Ag Blogs -
Thursday, 12 May 2011 07:46
By Richard Shank
A spring trip to the old home place in Saline County near Salina confirmed that the 111-year-old farmstead has survived another winter.
Four decades after leaving home, it seemed that much had changed in the old neighborhood but a few things remained constant, including wind gusts of as much as 50 mph and a bumper crop of dandelions.
Along the 600-foot driveway leading to the farmstead, a badger had burrowed a deep and gaping hole where he had taken up residence, something not uncommon from my memories growing up here. Walnuts remained on the ground around two century-old walnut trees at the end of the driveway so the squirrels must have more than enough to get them through the winter.
Three of the five antique tractors started without hesitation, including the '49 Oliver 99, which was new on the Shank farm 61 years ago, in 1950. One of the two holdouts, a 1943 Farmall H had succumbed to problems associated with the implement's electric starter and the old '47 John Deere B just wouldn't start for unknown reasons.
Even the old '52 Ford pickup was a quick start and a drive up the road showed that it still smoked and banged much as it did when I was a young wheat hauler during the 1960s.
I still marvel at the barn on the Shank farm, now 92 years old with its hayloft still intact. Even with a couple of sags, the structure is far above average for a barn these days. As the farthest northerly building on the farmstead, it has seen its share of north winds for more than nine decades.
A drive around the neighborhood confirmed that many other barns are either flat on the ground or soon will be. I have always admired the Iowa farmers who have painstakingly preserved their barns.
The closest town to the farm is Niles, which, 50 years ago, was a bustling center of commerce with a grocery store, two churches and a pair of grain elevators. These days, little remains and the only business that I spotted was an automotive repair shop that also markets chain saws and lawn mowers. For the past 40 years, it has been a great spot to catch up on the goings on in the community.
New Cambria, a tiny berg to the south, has suffered a similar fate; although, the city has retained its post office and grain elevator.
A pair of spring showers has produced sprawling fields of green wheat that has the makings of a bumper crop but the locals know well how Mother Nature can, at the last minute, intervene to produce a different result.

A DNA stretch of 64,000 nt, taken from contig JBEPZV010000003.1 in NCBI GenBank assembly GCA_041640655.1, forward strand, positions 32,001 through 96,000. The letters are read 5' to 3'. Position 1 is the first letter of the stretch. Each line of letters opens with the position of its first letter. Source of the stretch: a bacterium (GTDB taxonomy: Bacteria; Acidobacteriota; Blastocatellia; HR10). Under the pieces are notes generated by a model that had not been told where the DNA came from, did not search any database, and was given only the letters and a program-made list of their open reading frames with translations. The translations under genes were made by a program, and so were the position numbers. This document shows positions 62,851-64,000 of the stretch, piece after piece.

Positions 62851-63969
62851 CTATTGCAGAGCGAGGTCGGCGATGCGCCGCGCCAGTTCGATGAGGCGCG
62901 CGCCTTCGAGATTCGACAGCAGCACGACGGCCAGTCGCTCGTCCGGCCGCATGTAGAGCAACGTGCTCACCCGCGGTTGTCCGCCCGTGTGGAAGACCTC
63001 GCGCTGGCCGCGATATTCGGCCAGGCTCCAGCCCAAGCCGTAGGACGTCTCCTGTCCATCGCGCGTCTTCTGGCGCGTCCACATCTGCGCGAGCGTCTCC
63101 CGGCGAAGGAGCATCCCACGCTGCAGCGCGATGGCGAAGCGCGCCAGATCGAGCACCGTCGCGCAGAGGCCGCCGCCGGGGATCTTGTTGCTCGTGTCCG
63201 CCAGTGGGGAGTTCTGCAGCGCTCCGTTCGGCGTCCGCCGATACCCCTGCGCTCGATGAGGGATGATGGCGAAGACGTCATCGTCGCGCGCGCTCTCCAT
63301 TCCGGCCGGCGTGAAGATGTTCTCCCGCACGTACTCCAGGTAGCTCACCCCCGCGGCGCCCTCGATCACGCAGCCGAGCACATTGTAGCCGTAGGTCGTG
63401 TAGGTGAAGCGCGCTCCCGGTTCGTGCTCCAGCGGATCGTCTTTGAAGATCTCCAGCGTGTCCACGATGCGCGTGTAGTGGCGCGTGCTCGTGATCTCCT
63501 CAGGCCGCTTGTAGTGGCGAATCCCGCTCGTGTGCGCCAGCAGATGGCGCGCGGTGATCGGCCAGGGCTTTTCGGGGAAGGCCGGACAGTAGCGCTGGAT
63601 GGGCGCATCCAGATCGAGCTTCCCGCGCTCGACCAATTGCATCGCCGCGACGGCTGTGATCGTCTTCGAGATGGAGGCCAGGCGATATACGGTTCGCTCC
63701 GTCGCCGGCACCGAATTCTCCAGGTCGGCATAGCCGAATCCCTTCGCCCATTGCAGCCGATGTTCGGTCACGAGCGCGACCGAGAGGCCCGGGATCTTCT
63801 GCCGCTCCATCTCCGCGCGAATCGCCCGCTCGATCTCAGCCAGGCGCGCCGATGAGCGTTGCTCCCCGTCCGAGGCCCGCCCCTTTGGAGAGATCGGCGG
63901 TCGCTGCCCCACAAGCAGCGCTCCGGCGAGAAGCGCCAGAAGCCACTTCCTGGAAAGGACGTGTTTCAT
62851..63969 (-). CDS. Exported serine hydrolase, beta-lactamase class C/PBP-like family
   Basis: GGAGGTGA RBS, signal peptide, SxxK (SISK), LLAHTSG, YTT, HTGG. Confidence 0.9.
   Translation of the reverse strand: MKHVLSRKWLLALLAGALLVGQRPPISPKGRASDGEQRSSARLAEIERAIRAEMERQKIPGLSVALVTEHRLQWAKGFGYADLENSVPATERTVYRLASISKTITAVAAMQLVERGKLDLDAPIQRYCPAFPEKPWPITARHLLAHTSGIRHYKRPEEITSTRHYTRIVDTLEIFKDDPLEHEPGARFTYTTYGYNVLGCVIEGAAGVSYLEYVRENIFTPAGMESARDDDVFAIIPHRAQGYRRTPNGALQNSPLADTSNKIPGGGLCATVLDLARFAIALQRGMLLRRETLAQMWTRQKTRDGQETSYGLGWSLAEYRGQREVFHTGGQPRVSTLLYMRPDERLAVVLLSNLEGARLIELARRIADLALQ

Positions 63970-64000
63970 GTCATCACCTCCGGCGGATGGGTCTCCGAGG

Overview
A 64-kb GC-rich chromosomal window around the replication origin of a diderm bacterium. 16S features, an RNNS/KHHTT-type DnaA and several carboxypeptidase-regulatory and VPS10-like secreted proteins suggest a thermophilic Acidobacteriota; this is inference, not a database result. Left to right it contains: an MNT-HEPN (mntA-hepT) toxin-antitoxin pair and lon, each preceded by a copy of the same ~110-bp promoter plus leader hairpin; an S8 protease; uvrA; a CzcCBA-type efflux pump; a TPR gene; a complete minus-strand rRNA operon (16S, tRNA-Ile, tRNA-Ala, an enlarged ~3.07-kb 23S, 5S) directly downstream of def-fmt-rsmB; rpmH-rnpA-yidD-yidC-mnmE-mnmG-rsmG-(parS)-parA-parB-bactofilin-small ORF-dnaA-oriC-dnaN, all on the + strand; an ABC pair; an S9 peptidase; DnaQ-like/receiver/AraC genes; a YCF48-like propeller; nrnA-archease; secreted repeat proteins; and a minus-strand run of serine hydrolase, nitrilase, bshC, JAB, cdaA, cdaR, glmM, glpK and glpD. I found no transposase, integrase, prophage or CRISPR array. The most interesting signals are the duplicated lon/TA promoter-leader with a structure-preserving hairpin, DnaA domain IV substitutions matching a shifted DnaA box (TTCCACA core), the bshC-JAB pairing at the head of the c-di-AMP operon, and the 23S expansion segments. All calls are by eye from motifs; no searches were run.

Planting a garden was an annual event on the Shank farm and seemed like a laborious task but the end result of fresh vegetables was worth the effort. I remember crawling down a plow furrow sticking the potato seedlings into the ground and dropping a handful of cucumber seeds into the soil. My dad was a master gardener with a green thumb. He was hard to please, as he always felt that there was only one way to plant garden - his way.
During the late summer months, it was not uncommon to eat three meals every day as a result of food produced on the farm, including everything from fried chicken to potatoes. For dessert, one could pick from watermelons and cantaloupes.
And it should come as no surprise that coyotes liked watermelon too and raided the patches late at night. To combat the problem, Dad tied pots and pans to steel posts, and thanks to gusts of wind, the banging and clanging scared off the animal thieves.
Forty-five years later, it was almost fun to plant a trio of 100-foot rows of potatoes along with an assortment of vegetables. Stay tuned to see what all of this produces by Aug. 1.
The farmers seem to have a smile on their faces this spring as grain and livestock prices soar to near record levels.
Ten miles to the northwest of the farm in Bennington, the farmers lined up their pickups side by side at the small eatery for an early morning breakfast to plan the day and exchange information. I have long admired the camaraderie between farmers and how much they seem to enjoy each other's company. Some say the family farm is facing extinction, but in Bennington on this fine spring morning, it appeared that at least in these parts, the profession has hope.
While driving down the driveway for the return trip to Hutchinson, I couldn't help but look in the rear-view mirror and admire this farmstead that has seen so much history.
This old farm, like fine wine, seems to be getting better with age.
Richard Shank, who grew up on a farm in north-central Kansas, is the external affairs representative for Promise Regional Medical Center, Hutchinson. Email: